Reading the Signs said...

I would like to get that too, Gael, thanks for the link. And the film she made. I think her stories are riddled with imperfections but I kind of like those just as much as the flashes of brilliance. Dunno. I just felt I came up against something new and vital. Haven't yet read David Eggers and clearly should.

Gael said...

I was specifically thinking of his flash fiction, in particular this.
As a side note: sigh of palpable relief that Daughter of Signs is not on BB.
PS The Other Place has had a revamp. Remember the kerfufulle last time?

Reading the Signs said...

Gael, re BB, I am indeed thankful that this is not the case. Actually it's the Son, and (ssshhh), it's a choir thing - you'll know when it comes up on the beeb.

I would like to get that David Eggers collection. Will order it - ta.

Just popped over to the other place. Funny, but it seems to have gone back more to how it was in the grey and orange days or yore.

Anna MR said...

Signs, Gael, hello. I got the Miranda July as well and have just finished it a couple of days ago. I think I am pretty much in accordance with you on it, Signs (now what were the chances) - there are some aspects to her writing that are, well, flaws, really - something unfinished or not ready or incomplete or something in those lines. Immature? - but it all adds up to a writer to be kept in mind, I thought. I also found her highly inspiring for one's own writing (shh) - in a sort of "what are you waiting for, just pull your finger out and write" way. I particularly liked the story "Making Love in 2003" and the shorty "This Person".

I'm wondering if either one of you has read any Tatyana Tolstaya? I read two collections of her short stories in English, "On the Golden Porch" and "Sleepwalker in a Fog" (apparently both are now available as one volume, information under my name - including one story. Not a bad one, but not, in my view, as good as some), and found them both heart-breaking and mind-blowing (as well as funny in that peculiarly Russian way, for which I am highly partial). Funny enough I also tried her novel "Slynx" and hated it - didn't get past page five, if I recall rightly. It may have been a translation thing, mind, and my Russian is (khrm) not quite good enough yet to read it in the original.

Gael, I'd never even heard of David Eggers, but had a look inside the one book that Amazon would let me do so with (name forgotten already - oh dear. It was the one about characters called Will and Hand who have to travel round the world and get rid of a bunch of money, within a week) and it does look like something I'd want to read if I come across it. So thank you for the pointer.

So, um, I sort of butted in here, but I am under strict orders not to apologise, so, you know, as you were... and mwahs all round. (And zczrahim - Yiddish for a person with a penchant for the act of butting in on literary conversations of a private nature)

Reading the Signs said...

Anna, you were getting dangerously near to the old apology thing, but you clearly made great effort to hold back so gold star for that. And this conversation is not private, forsooth, especially not in respect of your good self, who is welcome everywhere in this house.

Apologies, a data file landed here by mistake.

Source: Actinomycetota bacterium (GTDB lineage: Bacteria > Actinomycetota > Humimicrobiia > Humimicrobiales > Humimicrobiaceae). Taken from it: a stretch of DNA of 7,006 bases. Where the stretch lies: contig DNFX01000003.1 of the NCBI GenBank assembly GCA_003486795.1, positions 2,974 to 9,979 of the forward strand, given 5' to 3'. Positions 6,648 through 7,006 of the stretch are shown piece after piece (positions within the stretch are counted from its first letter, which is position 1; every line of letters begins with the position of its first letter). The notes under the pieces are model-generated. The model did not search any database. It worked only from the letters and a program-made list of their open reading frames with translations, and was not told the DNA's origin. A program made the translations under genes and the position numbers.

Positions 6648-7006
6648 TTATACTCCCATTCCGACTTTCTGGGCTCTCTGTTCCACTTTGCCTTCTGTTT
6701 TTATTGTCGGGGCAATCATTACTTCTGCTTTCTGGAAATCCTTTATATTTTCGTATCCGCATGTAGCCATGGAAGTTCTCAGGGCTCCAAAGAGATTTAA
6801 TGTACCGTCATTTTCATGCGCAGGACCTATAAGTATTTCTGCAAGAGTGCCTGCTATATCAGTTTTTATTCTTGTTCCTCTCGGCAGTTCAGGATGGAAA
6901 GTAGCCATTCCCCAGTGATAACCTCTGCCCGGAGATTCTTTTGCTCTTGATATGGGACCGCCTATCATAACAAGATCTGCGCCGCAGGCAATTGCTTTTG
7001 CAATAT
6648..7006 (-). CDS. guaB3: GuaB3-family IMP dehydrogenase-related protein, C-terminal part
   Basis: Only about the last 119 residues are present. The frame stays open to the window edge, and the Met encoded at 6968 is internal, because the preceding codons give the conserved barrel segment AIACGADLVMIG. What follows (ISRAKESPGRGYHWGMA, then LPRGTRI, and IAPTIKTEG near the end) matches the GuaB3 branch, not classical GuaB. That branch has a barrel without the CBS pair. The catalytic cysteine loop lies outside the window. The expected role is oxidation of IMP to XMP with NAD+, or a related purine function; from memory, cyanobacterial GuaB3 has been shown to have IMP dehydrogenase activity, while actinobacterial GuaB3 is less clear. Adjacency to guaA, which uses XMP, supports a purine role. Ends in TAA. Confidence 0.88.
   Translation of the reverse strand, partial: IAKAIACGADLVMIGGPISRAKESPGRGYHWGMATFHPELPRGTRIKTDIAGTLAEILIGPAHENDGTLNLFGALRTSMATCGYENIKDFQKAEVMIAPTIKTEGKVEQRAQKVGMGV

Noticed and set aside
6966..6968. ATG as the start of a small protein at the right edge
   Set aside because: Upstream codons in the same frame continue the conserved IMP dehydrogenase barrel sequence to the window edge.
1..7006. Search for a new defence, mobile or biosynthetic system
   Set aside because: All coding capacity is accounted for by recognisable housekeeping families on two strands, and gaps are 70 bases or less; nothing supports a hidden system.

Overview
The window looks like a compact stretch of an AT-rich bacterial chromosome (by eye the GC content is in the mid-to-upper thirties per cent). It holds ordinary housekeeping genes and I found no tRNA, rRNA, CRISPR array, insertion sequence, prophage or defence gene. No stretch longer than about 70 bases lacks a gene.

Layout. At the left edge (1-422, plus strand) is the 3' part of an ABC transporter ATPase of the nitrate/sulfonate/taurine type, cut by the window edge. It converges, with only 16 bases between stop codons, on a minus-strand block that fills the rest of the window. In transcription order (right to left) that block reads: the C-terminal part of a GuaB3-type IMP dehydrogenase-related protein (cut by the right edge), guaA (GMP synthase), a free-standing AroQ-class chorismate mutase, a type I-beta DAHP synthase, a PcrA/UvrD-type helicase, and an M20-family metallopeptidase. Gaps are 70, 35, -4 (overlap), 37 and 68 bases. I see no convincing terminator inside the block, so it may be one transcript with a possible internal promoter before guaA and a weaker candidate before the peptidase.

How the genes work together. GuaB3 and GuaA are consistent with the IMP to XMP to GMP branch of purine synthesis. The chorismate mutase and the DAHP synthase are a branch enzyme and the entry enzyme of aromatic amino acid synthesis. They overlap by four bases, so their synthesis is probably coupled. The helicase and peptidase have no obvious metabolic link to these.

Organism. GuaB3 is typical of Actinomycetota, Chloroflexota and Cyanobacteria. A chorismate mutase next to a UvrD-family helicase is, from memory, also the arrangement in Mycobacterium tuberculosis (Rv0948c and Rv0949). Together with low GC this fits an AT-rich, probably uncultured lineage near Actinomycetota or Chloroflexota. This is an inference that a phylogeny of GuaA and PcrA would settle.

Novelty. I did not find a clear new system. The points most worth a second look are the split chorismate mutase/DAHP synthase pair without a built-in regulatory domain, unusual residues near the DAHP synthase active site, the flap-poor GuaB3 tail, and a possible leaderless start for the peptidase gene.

Yes, I found that too (are we going to agree about everything, conjoined sees?) - the permission that the writing gives for one's own stuff. But not because of the imperfections, more because of the resonances it has in respect of my own style, and how I'd kind of forgotten to allow myself to do things that reflect the mind's strange meanderings.

The flaws, I think, are part of the intention, not just there because the writer is as yet immature in her craft. I think they are like the rough edges you might find on a piece of sculpture or the way some music peters out and leaves you (slightly) gasping.

ok, now I'm going to have to look at Tatyana Tolstoya and what the poor brain will say to this I don't know. But it does seem to be the case that I can read several short stories at one sitting and yet struggle after the first few pages of most novels.

Doctor Who tonight. Now that is something that really does show it's flaws these days, and not in a good way. But don't breathe a word of this, because it would spoil my rant about him never ever putting a foot wrong.

Anna MR said...

My lips are sealed and your out-of-love-with-the-Doctor secret is safe with me, unfaithful Signs. Yes, I found the meanderings of thought (in July's writing) very inspiring, too, and as I said somewhere at your house (can't remember if it was this thread or where), the website she created for the book was brilliant and superbly silly and certainly reminded me of some of the stuff I've been guilty of, both with you and a certain other blogger, too - just playful silliness and fun. PLAYING. Maybe that's what appeals in her writing, the playfulness - although I'm not implying she only plays, there's a range of emotions and quite an understanding for human folly. I have started to explore some of her other websites, wondering if I could get hold of her film(s?). So yes, thank you for pointing me in her direction. I hope you'll enjoy Tolstaya - it's quite different, very Russian in a way (Gogolian tradition, reminiscent of Tsvetayeva's prose), but the mind-meanderings are there.